It’s called the "Pearl of the Ionian Sea" and is well worth a visit, although it is crowded in high season.
With its 20,000 inhabitants, in summer Gallipoli boasts hundreds of thousands of visitors and is thus a hugely popular destination, as it offers tourists a lot to do, even if it is not suitable for those seeking tranquility and rest.
It consists of the old town, located on a limestone island connected to the mainland by a seventeenth-century bridge, and of the village which houses the most modern part of the city.
Its origins are very old and there were even prehistoric settlements, but its first real development dates back to the Messapii. Its growing success (which continues today) was undoubtedly due to its strategic location.
Then this village was marked by various dominations through the ages, without sacrificing its vocation to fishing and to the exchange of goods with the East.
The historic centre of Gallipoli is the most beautiful and characteristic part of town, it is a kind of fascinating maze composed by narrow streets and winding alleys, lined with buildings of different periods and cultural imprints. You can also take the scenic route and enjoy a unique spectacular view.
Strolling in town you will come across dozens of historic buildings, beautiful churches and a valuable architectural heritage. Let's not make a list, it will be much more pleasant to discover them by yourselves, or better yet, to visit the city with a guided tour.
However, we can’t but mention the Basilica di Sant'Agata, which is the most important Christian temple of Gallipoli (and it has been since the seventeenth century), located at the highest point of the island and built in perfect baroque style.
Also the very important Greek fountain connecting the old part and the new suburbs of the city deserves to be mentioned. Some people consider it the oldest fountain in Italy (apparently its building started in the third century BC), although scholars disagree about its dating. The water-carrier drew water from this fountain, fresh drinking water which was then delivered to the inhabitants. Below there is the watering hole where animals quenched their thirst.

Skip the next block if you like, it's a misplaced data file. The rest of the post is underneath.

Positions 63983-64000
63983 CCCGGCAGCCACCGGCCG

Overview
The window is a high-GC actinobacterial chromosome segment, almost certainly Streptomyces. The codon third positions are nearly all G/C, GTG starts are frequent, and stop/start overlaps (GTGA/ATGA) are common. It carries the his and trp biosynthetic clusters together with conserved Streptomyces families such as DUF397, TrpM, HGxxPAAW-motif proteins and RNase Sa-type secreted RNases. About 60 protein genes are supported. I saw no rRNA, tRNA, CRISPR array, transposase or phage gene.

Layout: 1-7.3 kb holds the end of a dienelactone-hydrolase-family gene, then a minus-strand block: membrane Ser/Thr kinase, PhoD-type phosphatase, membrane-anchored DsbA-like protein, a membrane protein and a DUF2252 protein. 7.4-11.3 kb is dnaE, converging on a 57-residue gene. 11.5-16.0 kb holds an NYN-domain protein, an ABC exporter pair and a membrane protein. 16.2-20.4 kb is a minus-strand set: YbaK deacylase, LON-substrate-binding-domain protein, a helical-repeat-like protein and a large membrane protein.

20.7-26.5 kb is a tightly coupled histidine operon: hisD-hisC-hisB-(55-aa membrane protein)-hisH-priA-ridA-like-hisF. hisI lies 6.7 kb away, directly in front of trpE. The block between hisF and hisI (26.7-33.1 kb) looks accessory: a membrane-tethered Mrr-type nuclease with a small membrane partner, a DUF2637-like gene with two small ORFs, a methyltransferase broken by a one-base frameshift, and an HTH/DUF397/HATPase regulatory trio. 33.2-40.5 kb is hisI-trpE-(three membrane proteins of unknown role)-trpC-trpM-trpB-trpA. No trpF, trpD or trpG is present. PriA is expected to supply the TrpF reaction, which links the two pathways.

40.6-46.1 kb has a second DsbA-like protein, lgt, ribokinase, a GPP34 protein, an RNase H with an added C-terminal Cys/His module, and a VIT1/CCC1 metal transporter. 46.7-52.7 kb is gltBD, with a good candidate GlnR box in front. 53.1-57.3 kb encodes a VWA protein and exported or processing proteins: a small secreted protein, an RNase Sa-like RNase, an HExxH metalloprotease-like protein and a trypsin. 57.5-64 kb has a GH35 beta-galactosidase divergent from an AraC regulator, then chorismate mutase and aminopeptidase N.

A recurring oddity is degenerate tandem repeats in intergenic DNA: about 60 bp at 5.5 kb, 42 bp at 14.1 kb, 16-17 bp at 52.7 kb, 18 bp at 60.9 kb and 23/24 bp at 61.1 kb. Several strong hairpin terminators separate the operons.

History and art were crucial for the growth of Gallipoli, although it owes its immense popularity among tourists to its beaches and turquoise sea. Let’s see them in detail.
The beach of Gallipoli is called Purità, in the historic centre: a small beach nestled between the ramparts of the old city. Until the late 60's it was possible to find here unique wooden structures, rudimentary cabins for bathers, no longer visible today.
Leaving the city towards the north, we find Rivabella, Padula Bianca and Lido Conchiglie, all with fine white sand.
Further in the south we find Lido San Giovanni, followed by Baia Verde. Here beaches and cliffs come in succession. In this area there are beach discos, which are highly popular among young people and have made Gallipoli the mainstay of entertainment in Apulia.
Further in the south there is Li Foggi, a town formed by a large coastline and surrounding wetlands immersed in the Regional Natural Park of the Island of Sant’Andrea.
Nestled in this beautiful reserve, we find Punta della Suina, the most famous beach (also a movie set in Ferzan Ozpetek's Loose Cannons). To get there you have to walk through a beautiful pine forest and you will reach crystal clear waters, surrounded by cliffs and sandy beaches.
Finally, the last great beach of Gallipoli is Lido Pizzo, which is extremely clear even when the Sirocco is blowing, and this is peculiar because it is the only beach of the whole Ionian coast in Salento to be flat in this wind, which usually makes the sea rough and less clear.
Would you like to know more or how to get there? Please contact us or ask the Reception.